Cast – Shashank Arora as Santiago ( adapted as Sanatan aka Santu Charwaha), Surekha Sikri as Romani Fortune – Teller (adapted as Najumi), Zoya Hussain as Fatima, Kulbhushan Kharbanda as King Melchizedek (adapted as Zamindaar Sahab)
3. The God Of Small Things
Arundhati Roy’s Booker Prize winning debut novel The God of Small Things made a dent in the literary world through its stark prose that interweaved tragedy with romance, narrating a story that spanned across generations. Roy’s epic drama runs parallel to the political upheaval in Kerala, as seen through the intertwined fates of the twin siblings Rahel and Estha.
Although Roy has strongly suggested that she would never sell the rights of her book to be adapted into a film, we can only dream that someday she might yield so that this work of art can be amalgamated into a visual tapestry. Her visceral story-telling guised behind a simple form can prove to be a great translation elevated only by deeply poignant performances. The director, here, may have to take some creative liberties regarding the age of the siblings owing to some of the sensitive aspects of the story.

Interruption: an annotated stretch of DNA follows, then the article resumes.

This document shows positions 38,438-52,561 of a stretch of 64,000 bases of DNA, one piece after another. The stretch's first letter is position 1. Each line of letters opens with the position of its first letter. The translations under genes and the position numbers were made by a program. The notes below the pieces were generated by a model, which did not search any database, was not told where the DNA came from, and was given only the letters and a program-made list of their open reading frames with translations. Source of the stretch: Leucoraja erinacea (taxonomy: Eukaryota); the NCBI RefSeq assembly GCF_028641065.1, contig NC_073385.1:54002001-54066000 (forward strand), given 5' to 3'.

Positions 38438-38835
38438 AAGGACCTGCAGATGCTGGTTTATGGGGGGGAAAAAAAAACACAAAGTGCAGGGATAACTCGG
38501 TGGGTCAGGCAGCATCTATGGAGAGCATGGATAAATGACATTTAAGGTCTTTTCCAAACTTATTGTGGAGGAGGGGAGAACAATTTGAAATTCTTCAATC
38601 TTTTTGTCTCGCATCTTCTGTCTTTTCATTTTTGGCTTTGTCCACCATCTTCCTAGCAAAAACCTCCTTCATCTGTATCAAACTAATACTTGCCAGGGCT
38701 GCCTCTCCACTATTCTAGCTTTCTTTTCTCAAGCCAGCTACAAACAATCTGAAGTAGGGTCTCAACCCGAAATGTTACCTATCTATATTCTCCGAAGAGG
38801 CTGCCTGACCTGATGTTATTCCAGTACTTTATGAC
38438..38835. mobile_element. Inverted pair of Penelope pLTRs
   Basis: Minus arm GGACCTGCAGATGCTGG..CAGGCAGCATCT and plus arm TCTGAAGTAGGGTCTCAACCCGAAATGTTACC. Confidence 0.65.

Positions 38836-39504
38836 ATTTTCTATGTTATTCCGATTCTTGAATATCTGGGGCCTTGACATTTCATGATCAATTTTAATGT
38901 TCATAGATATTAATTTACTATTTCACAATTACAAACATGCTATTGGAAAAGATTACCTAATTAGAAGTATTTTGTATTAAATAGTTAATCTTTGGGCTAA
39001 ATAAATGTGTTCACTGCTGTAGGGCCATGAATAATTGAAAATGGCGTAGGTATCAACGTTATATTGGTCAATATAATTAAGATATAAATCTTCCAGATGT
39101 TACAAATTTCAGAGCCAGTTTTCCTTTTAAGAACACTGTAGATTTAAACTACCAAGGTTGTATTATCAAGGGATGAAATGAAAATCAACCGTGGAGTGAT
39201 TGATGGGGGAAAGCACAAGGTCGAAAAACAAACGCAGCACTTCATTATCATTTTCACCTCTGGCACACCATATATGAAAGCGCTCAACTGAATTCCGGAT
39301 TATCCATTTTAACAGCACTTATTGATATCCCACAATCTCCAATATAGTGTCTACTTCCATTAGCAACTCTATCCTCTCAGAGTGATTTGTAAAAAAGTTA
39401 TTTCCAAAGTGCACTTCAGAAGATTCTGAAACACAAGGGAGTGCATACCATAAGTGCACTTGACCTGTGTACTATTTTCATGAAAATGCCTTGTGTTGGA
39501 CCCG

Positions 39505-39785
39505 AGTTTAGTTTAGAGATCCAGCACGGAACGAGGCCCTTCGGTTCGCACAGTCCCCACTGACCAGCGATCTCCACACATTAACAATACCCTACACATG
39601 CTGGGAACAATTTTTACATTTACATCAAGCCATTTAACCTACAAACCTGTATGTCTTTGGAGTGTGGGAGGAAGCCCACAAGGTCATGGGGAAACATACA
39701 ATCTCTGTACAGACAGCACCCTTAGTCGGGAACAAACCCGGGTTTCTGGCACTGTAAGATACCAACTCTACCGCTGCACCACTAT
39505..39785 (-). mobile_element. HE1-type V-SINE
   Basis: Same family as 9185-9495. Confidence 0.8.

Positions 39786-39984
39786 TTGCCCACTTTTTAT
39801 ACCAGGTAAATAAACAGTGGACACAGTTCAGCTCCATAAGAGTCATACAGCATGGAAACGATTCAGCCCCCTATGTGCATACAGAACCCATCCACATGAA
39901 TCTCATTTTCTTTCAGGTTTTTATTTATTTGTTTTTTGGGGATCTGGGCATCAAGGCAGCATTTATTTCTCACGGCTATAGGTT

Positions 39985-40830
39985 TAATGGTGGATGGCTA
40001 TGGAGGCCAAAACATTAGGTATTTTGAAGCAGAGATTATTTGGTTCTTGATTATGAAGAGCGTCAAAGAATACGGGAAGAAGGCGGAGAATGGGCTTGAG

Author – Arundhati Roy
Director – Mira Nair
Cinematographer – Nikos Andritsakis
Original Score – A. R. Rahman
4. The Great Indian Novel
Shashi Tharoor is well-known as an eloquent, media-savvy statesman, and an author whose books on revisionist history throw a lucid light on India’s story both during the British era and in the contemporary age of information. Besides writing insightful non-fiction, this illustrious Stephanian diplomat also dabbles himself in fiction, especially in the genre of satire. The Great Indian Novel, first published in 1989, is a modern retelling of the Mahabharata where Tharoor weaves a semi-historical story with characters that are inspired from the epic. What comes out of this ingenious reincarnation is a deeply engaging satire that revolves around the giants of Indian democracy, and their political idiosyncrasies.